The size of one hundred is four :) – Lundin Sep 27 '12 at 14:19
    
@Lundin already fixed it. Typo :) – fableal Sep 27 '12 at 14:20
    
If you want to simply print the string (without the trailing zeroes), do fprintf(stdout, "str2: %s\n", str2); – fableal Sep 27 '12 at 16:11

A lot of wrong things here.

Most obvious one to me is that you're printing each character as %u, which is unsigned int. You should print each character as char, that is, %c.

Second, as pointed out by fableal, your memset() is also wrong. Using sizeof(str2) means size of str2, which is a pointer, which, in 32-bit architectures, will be 32 bits. This is obviously not what you want.

share|improve this answer
    
If he wants to display the ASCII code then the code is correct. Small integer parameters passed to the printf-ish functions are integer promoted. Since the OP expects to print the value of '\0', printing as char is not particularly useful. – Lundin Sep 27 '12 at 14:22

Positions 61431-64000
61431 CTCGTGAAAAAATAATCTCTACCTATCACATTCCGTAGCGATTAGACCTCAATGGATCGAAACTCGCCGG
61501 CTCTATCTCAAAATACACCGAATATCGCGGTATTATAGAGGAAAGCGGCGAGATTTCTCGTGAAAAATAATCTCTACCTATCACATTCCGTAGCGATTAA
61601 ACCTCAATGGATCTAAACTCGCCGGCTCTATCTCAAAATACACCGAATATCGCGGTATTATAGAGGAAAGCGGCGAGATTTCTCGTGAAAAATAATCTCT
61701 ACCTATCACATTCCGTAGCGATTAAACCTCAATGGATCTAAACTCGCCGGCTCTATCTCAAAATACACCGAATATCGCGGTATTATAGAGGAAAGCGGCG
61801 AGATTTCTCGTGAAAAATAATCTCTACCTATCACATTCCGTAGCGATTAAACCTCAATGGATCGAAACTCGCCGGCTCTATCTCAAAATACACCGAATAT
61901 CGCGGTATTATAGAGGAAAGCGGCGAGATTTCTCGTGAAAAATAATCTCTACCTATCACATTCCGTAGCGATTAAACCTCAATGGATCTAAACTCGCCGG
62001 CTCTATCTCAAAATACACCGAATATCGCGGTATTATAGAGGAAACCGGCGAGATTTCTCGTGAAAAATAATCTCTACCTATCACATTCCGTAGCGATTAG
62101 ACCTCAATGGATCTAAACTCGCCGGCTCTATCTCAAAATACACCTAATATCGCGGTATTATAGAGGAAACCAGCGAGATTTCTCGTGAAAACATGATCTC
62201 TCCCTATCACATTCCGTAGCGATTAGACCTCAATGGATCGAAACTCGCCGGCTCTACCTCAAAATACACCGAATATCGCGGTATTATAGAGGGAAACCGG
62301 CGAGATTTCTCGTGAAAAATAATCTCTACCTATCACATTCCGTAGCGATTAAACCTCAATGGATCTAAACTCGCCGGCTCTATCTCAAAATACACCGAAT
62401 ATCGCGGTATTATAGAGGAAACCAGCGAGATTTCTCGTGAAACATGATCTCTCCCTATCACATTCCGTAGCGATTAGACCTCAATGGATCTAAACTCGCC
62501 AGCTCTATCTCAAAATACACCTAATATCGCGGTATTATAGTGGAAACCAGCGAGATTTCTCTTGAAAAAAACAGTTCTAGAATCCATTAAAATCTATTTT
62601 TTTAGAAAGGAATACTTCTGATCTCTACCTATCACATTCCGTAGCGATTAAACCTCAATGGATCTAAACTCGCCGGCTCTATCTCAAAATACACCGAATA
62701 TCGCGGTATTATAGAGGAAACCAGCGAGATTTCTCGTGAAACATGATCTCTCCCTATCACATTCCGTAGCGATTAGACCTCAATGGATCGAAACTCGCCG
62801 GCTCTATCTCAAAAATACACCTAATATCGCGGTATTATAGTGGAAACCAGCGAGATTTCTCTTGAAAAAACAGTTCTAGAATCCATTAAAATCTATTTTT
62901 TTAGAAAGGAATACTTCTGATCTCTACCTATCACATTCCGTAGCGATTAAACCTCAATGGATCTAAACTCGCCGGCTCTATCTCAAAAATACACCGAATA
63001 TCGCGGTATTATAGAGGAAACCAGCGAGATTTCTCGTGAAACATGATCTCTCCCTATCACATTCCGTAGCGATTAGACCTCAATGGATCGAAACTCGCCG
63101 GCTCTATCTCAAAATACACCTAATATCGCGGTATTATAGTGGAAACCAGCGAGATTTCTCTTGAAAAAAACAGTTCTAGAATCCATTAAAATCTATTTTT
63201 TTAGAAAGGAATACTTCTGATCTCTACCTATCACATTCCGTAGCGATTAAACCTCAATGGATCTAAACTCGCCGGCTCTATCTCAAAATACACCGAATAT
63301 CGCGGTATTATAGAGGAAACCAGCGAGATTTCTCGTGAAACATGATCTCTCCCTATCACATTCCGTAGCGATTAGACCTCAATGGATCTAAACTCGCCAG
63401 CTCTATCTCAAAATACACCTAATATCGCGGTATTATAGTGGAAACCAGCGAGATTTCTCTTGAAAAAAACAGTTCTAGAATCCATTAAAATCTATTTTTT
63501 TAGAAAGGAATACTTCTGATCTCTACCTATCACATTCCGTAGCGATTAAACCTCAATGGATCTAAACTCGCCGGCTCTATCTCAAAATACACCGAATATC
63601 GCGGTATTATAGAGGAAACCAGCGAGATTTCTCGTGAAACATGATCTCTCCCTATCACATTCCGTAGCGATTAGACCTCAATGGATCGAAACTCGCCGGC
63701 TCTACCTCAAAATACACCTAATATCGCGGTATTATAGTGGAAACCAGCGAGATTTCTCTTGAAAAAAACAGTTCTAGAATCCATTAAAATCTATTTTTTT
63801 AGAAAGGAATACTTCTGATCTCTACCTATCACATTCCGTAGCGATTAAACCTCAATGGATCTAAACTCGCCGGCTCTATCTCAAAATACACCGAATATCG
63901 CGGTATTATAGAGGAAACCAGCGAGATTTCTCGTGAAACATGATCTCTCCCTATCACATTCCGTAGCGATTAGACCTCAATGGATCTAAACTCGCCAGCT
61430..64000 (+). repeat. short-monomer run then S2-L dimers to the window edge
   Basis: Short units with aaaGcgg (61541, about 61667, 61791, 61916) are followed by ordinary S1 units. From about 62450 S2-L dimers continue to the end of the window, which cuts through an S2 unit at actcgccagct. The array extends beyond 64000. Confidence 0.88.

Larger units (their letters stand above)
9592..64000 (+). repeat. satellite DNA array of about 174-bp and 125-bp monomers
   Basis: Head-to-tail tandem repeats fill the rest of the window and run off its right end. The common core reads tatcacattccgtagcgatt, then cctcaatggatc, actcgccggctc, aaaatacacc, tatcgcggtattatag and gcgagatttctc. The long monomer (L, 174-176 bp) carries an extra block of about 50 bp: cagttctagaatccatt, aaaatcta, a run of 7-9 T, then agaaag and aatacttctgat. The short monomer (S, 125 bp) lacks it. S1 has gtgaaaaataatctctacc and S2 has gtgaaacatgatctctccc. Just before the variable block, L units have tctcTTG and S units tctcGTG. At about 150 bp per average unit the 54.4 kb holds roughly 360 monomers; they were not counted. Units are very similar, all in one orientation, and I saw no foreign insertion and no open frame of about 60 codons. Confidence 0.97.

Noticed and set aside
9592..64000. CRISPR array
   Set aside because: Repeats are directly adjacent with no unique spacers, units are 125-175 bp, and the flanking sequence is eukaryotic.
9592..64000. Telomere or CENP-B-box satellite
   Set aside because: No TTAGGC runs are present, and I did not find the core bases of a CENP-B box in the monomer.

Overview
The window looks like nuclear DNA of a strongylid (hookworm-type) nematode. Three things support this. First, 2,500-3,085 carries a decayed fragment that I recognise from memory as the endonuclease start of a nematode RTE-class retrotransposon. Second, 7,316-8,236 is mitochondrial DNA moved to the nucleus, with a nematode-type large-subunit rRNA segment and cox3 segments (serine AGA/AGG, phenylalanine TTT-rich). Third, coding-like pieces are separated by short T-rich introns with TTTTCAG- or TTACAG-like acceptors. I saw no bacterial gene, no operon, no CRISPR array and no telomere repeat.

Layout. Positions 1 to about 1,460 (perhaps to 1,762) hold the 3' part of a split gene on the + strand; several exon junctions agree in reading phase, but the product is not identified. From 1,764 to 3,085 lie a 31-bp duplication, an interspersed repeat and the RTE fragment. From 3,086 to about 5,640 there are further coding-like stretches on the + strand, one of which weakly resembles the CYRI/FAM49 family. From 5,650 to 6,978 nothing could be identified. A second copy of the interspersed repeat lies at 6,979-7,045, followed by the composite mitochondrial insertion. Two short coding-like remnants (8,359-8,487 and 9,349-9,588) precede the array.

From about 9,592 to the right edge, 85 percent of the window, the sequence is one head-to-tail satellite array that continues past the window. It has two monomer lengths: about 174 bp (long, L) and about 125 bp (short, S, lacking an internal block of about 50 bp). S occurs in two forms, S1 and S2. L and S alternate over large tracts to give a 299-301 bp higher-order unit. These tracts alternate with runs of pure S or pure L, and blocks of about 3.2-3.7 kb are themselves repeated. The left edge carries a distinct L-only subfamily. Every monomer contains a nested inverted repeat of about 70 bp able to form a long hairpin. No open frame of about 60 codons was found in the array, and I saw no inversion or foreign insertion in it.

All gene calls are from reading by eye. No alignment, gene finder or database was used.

Hi, thanks for the answer, it prints "hello" with %c but it now it's not printing the zeros, is there no way to print them both? – user1653150 Sep 27 '12 at 14:58
    
No, there's no way. Anyway, why you want to print a 0? When the string ends, it's a zero :) – m0skit0 Sep 27 '12 at 15:41

The reason you are not seeing the characters is because the printf is printing integers. Change it to %c:

fprintf(stdout, "str2[%u]: %c\n",i,str2[i]);
share|improve this answer
    
How do you get an upvote while my answer is the same and answered before you? Just curious :) – m0skit0 Sep 27 '12 at 14:18
2  
@m0skit0 The code snippet ... more copy-paste friendly :P – fableal Sep 27 '12 at 14:19
    
Copy-paste: your own worst enemy :) – m0skit0 Sep 27 '12 at 14:22